The launch of the equine rehabilitation centre Why use equine sport therapy? The relationship between horse and therapist, trainer, rider and vet

The ultimate goals of therapy

How the mechanics of the horse work
A new approach to rehabilitation for the horse
Who are we?
The techniques we use for rehabilitation

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Horse and human treatments

If we look at the horse with a view to performance there are two distinct but interrelated structures; its skeleton or framework, and the musculature which moves that framework.


The framework of the horse should be as near as possible to correct conformation for durability. Obviously perfection is hard to find but too many weaknesses must rule out a horse destined for top performance. At the end of the day muscle strength and power is only as good as the limbs it is working.

The skeleton can be divided into the relatively rigid structure of the backbone and the moving parts, the limbs and head. Correct limb conformation is the subject of much discussion and investigation but the design and function of the backbone or spine is equally relevant. The horse's spine is relatively rigid - unlike the human spine the intervertebral discs are extremely thin; there are seven cervical vertebrae, eighteen thoracic which are associated with the ribs, and six lumbar. In most horses today the transverse processes between these are fused, five fused sacral vertebrae and eighteen to twenty two coccygeal making up the tail.

The reason the vertebrae of the sacrum are fused relates to the horse's way of going. Essentially the horse is rear wheel drive - power created by the hind limbs is transmitted along the back, the weight being taken by the hindquarters thereby allowing the front end to lift off the ground and the forelimbs which are not attached to the backbone to reach forward and stride out. The musculature of the hind quarters is very powerful, thus the pelvis is large, box shaped and rigid to withstand the forces placed on it by the muscles attached to it and the momentum they create. The hind limbs attach to the backbone via the sacro-iliac joint, the junction between the ilium of the pelvis and the sacrum of the back. It is this joint which allows the hind quarters to swing underneath the horse or engage, so correct function is essential.

The better the horse can engage the hind limbs, his forward momentum will be potentially greater provided the conformation of the front limbs permit good reach. 

Movement in the head and neck should not be overlooked - the skull is extremely heavy and the horse uses it very much as a counterbalance for the body, hence the necessity for freedom of movement over fences etc. Therefore the ability to use the head and neck correctly as a balancer is important.


The musculature of the horse is fairly complex and consists of two to three layers of deep and superficial muscle over much of the body particularly the moving parts. Muscle is a relatively easy structure to train but will only work correctly if the underlying framework it is attached to is correct. Any problem in the framework will inevitably result in incorrect muscle function and development. In addition the superficial muscles of movement interrelate.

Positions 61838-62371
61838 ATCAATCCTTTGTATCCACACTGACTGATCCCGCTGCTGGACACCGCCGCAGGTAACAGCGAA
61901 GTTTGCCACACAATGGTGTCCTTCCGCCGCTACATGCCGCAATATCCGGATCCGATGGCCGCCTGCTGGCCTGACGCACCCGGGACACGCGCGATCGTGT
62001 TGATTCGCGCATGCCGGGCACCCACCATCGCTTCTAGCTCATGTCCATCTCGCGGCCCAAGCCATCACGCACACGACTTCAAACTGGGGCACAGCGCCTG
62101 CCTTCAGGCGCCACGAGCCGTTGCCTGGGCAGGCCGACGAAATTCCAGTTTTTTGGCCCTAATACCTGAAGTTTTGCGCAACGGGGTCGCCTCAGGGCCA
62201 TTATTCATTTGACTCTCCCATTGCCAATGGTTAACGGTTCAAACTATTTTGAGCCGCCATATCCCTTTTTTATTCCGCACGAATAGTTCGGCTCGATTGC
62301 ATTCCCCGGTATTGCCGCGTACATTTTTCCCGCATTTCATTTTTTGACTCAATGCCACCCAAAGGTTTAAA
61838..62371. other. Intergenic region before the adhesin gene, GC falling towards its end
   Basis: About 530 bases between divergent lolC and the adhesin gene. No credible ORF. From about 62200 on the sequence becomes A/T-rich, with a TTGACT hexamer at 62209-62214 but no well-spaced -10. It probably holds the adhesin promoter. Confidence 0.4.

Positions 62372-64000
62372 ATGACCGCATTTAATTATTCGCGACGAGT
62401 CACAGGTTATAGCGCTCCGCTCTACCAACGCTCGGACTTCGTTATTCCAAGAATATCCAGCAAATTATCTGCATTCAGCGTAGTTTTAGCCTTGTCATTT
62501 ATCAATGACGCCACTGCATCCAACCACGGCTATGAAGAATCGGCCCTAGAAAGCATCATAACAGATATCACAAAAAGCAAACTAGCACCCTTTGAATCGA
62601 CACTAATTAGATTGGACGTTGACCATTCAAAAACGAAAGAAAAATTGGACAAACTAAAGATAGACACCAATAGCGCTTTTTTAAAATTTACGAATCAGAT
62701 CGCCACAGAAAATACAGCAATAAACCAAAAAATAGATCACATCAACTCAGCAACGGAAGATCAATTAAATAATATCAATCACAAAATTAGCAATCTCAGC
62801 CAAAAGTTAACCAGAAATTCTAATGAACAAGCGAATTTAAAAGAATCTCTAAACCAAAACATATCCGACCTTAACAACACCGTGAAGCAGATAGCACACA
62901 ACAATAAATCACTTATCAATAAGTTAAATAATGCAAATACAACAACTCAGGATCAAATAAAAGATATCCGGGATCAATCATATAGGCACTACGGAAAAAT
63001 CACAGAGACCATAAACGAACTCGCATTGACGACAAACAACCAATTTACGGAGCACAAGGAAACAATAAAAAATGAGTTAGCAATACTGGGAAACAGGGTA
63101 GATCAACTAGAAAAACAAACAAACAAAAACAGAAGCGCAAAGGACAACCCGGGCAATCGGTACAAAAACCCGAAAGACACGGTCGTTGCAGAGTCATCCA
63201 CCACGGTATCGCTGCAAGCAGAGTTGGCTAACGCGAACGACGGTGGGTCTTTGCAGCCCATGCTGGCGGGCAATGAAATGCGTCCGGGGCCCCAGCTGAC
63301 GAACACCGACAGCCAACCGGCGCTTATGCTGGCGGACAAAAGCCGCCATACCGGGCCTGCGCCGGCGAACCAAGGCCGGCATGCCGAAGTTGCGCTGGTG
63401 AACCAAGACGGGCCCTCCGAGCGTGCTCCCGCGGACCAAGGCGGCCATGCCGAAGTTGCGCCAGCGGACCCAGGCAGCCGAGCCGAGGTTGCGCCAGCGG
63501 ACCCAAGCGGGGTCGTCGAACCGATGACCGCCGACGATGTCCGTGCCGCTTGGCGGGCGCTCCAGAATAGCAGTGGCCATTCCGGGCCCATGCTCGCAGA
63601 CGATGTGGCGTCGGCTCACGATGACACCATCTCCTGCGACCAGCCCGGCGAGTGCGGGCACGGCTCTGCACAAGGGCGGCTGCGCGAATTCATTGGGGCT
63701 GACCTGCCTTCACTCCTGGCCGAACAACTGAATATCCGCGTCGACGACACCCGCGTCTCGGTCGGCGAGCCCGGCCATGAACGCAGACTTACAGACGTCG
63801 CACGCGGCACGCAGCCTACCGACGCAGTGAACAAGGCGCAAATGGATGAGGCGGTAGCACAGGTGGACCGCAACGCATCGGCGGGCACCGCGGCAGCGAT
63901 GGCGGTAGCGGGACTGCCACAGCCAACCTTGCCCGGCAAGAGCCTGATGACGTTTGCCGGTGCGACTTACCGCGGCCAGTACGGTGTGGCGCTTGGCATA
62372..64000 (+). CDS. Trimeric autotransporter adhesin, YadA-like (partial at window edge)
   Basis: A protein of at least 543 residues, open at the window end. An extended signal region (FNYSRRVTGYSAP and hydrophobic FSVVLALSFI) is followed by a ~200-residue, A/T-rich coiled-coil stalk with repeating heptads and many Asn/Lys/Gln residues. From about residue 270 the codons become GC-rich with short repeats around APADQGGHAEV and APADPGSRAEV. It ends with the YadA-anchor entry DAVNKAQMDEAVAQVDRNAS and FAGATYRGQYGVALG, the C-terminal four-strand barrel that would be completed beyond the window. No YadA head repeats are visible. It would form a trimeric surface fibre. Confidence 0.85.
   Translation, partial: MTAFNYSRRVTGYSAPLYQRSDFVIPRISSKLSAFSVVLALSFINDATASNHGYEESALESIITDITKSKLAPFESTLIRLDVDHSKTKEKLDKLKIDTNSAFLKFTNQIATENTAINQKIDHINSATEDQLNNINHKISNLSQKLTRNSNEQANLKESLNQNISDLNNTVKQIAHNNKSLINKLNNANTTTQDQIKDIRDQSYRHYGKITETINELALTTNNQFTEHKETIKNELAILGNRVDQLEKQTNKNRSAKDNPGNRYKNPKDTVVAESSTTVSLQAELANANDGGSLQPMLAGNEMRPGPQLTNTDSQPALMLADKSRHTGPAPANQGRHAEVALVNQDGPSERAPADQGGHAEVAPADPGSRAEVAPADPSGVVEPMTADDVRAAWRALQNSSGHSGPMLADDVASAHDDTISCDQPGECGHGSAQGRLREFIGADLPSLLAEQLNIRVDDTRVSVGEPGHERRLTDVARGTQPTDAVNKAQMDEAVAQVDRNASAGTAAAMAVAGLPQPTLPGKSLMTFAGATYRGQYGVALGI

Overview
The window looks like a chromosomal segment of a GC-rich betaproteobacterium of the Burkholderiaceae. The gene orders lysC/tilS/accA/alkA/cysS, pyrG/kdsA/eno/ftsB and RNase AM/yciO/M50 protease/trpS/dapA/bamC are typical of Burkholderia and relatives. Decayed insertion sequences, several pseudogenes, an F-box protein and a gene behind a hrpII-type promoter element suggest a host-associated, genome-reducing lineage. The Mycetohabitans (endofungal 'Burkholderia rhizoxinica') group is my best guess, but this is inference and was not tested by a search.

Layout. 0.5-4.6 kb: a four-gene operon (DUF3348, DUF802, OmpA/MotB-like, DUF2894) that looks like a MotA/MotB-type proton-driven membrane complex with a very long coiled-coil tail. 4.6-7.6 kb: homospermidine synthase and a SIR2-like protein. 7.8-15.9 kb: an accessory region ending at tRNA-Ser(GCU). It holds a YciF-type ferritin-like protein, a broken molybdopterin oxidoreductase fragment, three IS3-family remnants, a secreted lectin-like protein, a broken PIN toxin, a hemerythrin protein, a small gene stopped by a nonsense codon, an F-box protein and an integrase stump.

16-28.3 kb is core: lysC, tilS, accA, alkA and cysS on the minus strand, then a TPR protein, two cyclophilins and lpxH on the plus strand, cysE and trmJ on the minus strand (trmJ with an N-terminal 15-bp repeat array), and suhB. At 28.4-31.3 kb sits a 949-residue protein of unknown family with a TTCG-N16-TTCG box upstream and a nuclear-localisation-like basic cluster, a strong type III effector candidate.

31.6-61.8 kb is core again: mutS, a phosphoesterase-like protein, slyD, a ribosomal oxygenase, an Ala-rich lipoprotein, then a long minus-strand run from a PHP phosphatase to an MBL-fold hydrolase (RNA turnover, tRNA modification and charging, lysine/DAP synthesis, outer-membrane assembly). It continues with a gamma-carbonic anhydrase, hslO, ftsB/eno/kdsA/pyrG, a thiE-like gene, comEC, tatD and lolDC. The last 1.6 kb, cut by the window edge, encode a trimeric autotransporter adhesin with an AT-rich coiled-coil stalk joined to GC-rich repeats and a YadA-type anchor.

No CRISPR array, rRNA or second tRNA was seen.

We effectively have a circle of muscles running from the poll along the back, over the quarters and down to the hocks. A problem with any of these muscles within this circle effectively breaks the circle and impaired function or action results.

The trapezius muscle which forms part of the circle sits directly above the muscles of the shoulder - a problem in the trapezius thus eventually affects these muscles of movement, thereby visibly shortening the horse's stride.

The longissimus dorsi is the connecting musculature between the powerful hind quarters and the horses front end. Soreness or restriction here will tend to make the horses back hollow and dramatically reduce the degree of engagement of the hind quarters.

Muscle Dysfunction

In the early stages restriction of the musculature due to tension seldom results in full lameness, rather the horse develops an incorrect way of going, frequently only noticeable on a circle. The earlier the cause of the problem is identified and dealt with, the better. The longer the spasm is present more musculature will become involved causing a greater degree of compensation that the horse will make for this discomfort.

An holistic approach is thus essential. Not just to identify the cause but also to assess what other changes might result so that the sport therapist is able to correct these as well. None of this is possible without full veterinary referral to eliminate any structural problems. Close communication with veterinarian, rider / owner and trainer all contribute to a fuller picture of the horse's weaknesses and therefore assist towards a positive outcome post treatment.